The Gregorian calendar is the most prevalently used calendar today. Within this calendar, a standard year consists of 365 days with a leap day being introduced to the month of February during a leap year. The months of April, June, September, and November have 30 days, while the rest have 31 days except for February, which has 28 days in a standard year, and 29 in a leap year.
The Gregorian calendar is a reformed version of the Julian calendar, which was itself a modification of the ancient Roman calendar. The ancient Roman calendar was believed to be an observational lunar calendar, based on the cycles of the moon's phases. The Romans were then believed to have adopted a 10-month calendar with 304 days, leaving the remaining 50 or so days as an unorganized winter. This calendar allowed the summer and winter months to become completely misplaced, leading to the adoption of more accurate calendars.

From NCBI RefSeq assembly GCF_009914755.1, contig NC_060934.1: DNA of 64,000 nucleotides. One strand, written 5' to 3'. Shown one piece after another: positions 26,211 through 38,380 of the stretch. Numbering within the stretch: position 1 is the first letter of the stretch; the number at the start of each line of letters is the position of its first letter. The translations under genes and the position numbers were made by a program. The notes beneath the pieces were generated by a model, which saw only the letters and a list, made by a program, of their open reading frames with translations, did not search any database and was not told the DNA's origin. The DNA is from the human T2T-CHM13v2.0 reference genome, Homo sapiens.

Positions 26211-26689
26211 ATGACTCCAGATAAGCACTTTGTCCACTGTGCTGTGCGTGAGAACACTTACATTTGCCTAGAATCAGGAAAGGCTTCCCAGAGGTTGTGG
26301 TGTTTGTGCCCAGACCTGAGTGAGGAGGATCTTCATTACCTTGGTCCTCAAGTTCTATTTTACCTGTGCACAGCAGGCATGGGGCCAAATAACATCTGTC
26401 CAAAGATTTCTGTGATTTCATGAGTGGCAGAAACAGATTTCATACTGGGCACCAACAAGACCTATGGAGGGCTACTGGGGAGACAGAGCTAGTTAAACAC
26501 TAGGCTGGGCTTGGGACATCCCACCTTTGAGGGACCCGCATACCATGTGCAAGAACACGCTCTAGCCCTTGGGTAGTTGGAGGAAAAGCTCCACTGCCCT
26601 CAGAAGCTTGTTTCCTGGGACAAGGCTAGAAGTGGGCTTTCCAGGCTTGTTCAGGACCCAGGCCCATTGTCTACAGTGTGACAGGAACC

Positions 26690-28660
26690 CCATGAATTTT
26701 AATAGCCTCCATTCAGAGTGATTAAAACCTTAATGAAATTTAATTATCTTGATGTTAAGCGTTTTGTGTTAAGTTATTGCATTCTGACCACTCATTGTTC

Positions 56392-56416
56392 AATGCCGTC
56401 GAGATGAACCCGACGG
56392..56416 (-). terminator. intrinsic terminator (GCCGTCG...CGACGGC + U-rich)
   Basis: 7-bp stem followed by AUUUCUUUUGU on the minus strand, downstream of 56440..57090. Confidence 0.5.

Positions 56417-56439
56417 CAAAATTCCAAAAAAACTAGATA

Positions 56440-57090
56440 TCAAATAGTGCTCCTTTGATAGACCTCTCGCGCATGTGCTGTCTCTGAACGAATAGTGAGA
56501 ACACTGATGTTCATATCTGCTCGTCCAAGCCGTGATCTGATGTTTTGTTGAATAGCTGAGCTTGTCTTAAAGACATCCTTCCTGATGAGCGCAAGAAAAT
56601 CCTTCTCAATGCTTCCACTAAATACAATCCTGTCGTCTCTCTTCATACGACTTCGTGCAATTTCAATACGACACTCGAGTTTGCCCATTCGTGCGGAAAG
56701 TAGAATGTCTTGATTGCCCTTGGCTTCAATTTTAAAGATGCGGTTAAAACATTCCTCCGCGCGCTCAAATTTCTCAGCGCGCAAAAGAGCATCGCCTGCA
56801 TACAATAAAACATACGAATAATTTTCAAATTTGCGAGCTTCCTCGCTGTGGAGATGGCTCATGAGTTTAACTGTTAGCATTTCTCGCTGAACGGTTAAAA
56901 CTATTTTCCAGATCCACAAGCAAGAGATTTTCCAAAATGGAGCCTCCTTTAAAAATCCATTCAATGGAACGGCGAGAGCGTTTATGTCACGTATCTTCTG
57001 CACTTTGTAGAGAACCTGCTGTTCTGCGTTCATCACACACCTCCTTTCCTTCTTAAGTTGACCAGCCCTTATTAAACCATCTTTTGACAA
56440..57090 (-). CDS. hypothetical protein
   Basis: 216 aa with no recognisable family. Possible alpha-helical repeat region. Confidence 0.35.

The Republican calendar later used by Rome followed Greek calendars in its assumptions of 29.5 days in a lunar cycle, and 12.5 synodic months in a solar year, which align every fourth year upon the addition of the intercalary months of January and February. From this point, many attempts were made to align the Republican calendar with the solar year including the addition of an extra month to certain years to supplant the lack of days in a particular year. In 46 BC, the calendar was further reformed by Julius Caesar, introducing an algorithm that removed the dependence of calendars from the observation of the new moon. In order to accomplish this, Caesar inserted an additional 10 days into the Republican calendar, making the total number of days in a year 365. He also added the intercalation of a leap day every fourth year, all in an attempt to further synchronize the Roman calendar with the solar year.